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Minister Darragh O’Brien commends local authority innovation and service delivery at the NOAC Good Practice in Local Government virtual seminar

Local authorities are being asked to deliver in a way that they have never done before, and they have met that challenge in a wholesome and committed way, Darragh O’Brien, Minister for Housing, Local Government and Heritage said at a seminar focused on sharing good practice across local authorities.

At the ‘Good Practice in Local Government’ seminar organised by the National Oversight and Audit Commission (NOAC) in collaboration with the Local Government Management Agency (LGMA), the Minister said that, as the closest level of government to citizens, local authorities have been challenged to develop and implement innovative solutions to the way they operate and most recently especially in response to the COVID-19 pandemic. He said they had responded not only with technological innovations, but by altering internal services and business processes and adapting how they provide public services, advice, and guidance.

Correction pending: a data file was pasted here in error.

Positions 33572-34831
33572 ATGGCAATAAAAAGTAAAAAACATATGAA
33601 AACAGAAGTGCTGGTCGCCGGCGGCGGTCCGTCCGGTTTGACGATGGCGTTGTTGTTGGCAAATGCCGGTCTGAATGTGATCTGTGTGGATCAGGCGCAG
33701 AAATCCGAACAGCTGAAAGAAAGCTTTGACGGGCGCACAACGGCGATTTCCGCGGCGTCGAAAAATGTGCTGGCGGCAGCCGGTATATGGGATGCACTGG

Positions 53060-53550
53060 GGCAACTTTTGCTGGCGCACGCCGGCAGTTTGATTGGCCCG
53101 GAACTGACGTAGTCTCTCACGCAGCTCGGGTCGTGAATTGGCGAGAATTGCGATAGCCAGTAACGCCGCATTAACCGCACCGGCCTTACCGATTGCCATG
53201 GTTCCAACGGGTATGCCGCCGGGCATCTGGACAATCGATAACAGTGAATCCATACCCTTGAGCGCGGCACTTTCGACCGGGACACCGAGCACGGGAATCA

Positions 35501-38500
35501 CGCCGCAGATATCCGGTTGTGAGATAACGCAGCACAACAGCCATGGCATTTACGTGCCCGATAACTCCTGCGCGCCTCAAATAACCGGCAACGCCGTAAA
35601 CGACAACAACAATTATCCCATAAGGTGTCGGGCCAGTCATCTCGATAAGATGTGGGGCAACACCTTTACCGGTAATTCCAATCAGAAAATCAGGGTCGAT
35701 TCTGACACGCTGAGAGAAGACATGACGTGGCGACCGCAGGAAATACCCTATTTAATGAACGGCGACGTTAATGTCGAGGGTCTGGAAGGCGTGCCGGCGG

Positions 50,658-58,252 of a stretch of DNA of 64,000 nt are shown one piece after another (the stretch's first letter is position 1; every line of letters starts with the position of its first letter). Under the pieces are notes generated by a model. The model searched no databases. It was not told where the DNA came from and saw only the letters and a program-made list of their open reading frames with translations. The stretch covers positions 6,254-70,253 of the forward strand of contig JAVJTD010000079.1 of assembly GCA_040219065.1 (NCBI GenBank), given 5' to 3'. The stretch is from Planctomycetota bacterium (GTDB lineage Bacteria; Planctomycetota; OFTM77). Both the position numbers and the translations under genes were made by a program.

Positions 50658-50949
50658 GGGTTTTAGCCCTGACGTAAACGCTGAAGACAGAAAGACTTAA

The Minister said he is conscious of the increasing demands on the local government sector and the need for greater supports to address them. “Local authorities must be commended for the manner in which they have adapted and the resilience they have shown during this difficult time. They have continued to deliver an excellent service despite the many challenges posed to them. Whatever the crisis, be it storms, severe weather, and now COVID-19 local government is at the centre of the response,” Minister O’Brien said.

Also speaking at the seminar Michael McCarthy, Chair of NOAC said, “As part of our work, NOAC has a wonderful opportunity to see and hear first-hand all the varied and interesting work that is taking place in local authorities throughout the country. Local authorities have demonstrated an ability to develop novel solutions to many complex problems. The various projects highlighted today show that local authorities have sufficient skills and capacities to respond to a diversity of challenges that arise and can deliver many and varied innovations. They demonstrate the willingness of the sector to change and existing capacities within the sector to act as leaders of change.”